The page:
Board boats. We argued me into it. I'm the goat. You have nothing
to do with it. You retired ten years ago. All the troubles in the
marine end of this shop belong on my capable shoulders, old
"Theoretically--yes. Actually--no. I hope you do not expect me
to abandon mental as well as physical effort. Great Wampus Cats! Am
I to be denied a sentimental interest in matters where I have a
controlling financial interest? I admit you two boys are running my
affairs and ordinarily you run them rather well, but--but--ahem!
Harumph-h-h! What's the matter with you, Matt? And you, also,
Skinner? If Matt makes a mistake, it's your job to remind him of it
before the results manifest themselves, is it not? And vice versa.
Have you two boobs lost your ability to judge men or did you ever
have such ability?"
"You're referring to Henderson, of the Shanghai office, I dare
say," Mr. Skinner cut in.
"I am, Skinner. And I'm here to remind you that if we'd stuck
our own game, which is coast-wise shipping, and had left the
trans-Pacific field with its general cargoes to others, we wouldn't
have any Shanghai office at this moment and we would not be
pestered by the Hendersons of this world."
"He's the best lumber salesman we've ever had," Mr. Skinner
defended. "I had every hope that he would send us orders for many a
cargo for Asiatic delivery."
"And he had gone through every job in this office, from office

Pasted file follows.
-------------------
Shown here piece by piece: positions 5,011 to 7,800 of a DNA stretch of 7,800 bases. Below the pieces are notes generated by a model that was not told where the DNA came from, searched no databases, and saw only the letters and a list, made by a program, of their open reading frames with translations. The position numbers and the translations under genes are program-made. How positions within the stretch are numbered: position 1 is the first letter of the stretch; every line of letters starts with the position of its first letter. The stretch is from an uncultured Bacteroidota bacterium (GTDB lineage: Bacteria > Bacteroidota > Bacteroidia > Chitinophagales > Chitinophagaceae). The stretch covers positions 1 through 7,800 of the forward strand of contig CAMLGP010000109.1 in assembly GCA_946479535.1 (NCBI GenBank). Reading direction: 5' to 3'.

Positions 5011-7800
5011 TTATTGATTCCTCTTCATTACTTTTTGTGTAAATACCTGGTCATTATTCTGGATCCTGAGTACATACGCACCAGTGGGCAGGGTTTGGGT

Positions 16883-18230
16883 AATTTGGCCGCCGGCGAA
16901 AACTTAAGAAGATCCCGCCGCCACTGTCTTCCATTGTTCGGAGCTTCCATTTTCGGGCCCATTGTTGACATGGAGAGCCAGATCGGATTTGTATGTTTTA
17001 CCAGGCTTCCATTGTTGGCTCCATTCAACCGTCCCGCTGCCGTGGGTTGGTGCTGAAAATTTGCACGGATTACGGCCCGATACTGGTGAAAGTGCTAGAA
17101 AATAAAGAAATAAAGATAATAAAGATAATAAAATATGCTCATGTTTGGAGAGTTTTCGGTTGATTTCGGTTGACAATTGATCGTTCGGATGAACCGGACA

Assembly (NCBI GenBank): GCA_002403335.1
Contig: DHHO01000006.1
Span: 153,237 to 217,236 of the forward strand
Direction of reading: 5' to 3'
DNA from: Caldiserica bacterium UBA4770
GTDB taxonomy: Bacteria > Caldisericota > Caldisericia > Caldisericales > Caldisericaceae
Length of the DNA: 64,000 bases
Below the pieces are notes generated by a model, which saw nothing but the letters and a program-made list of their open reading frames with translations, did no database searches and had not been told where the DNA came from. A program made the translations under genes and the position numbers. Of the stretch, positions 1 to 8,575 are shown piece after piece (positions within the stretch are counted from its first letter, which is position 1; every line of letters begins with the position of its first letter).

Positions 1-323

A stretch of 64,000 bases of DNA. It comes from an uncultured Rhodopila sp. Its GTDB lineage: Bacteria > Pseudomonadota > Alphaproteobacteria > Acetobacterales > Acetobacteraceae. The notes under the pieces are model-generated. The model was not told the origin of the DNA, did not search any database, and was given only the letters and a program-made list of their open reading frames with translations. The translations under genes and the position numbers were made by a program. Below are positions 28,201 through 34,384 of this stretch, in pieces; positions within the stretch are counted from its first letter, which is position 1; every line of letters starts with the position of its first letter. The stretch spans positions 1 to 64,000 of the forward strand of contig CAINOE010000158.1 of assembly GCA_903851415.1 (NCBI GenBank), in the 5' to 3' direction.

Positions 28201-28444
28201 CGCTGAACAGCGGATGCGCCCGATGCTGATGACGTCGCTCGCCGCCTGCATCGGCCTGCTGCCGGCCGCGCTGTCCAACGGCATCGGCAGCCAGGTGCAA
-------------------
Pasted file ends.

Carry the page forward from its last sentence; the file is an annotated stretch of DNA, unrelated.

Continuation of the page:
boy to sales manager in the lumber department and from freight
clerk to passenger agent in the navigation company," Matt Peasley
"I admit all of that. But did you consult me when you decided
send him out to China on his own?"
"Of course not. I'm boss of the Blue Star Navigation Company,
I not? The man was in charge of the Shanghai office before you ever
opened your mouth to discharge your cargo of free advice."
"I told you then that Henderson wouldn't make good, didn't
"And now I have an opportunity to tell you the little tale you
didn't give me an opportunity to tell you before you sent him out.
Henderson was a good man--a crackerjack man--when he had a
better man over him. But--I've been twenty years reducing a
tendency on the part of that fellow's head to bust his hat-band.
And now he's gone south with a hundred and thirty thousand taels of
our Shanghai bank account."
"Permit me to remind you, Mr. Ricks," Mr. Skinner cut in
"that he was bonded to the extent of a quarter of a million
"Not a peep out of you, Skinner. Not a peep. Permit me to
remind you that I'm the little genius who placed that insurance
unknown to you and Matt. And I recall now that I was reminded by
you, Matthew, my son, that I had retired ten years ago and please,
would I quit interfering in the internal administration of your
"Well, I must admit your far-sightedness in that instance will
keep the Shanghai office out of the red ink this year," Matt
Peasley replied. "However, we face this situation, Cappy. Henderson
has drunk and gambled and signed chits in excess of his salary. He
hasn't attended to business and he's capped his inefficiency by
absconding with our bank account. We couldn't foresee that. When we
send a man out to the Orient to be our manager there, we have to
trust him all the way or not at all. So there is no use weeping
over spilled milk, Cappy. Our job is to select a successor to
Henderson and send him out to Shanghai on the next boat."
"Oh, very well, Matt," Cappy replied magnanimously, "I'll not
rub it into you. I suppose I'm far from generous, bawling you out
like this. Perhaps, when you're my age and have a lot of mental and
moral cripples nip you and draw blood as often as they've drawn it
on me you'll be a better judge than I of men worthy of the weight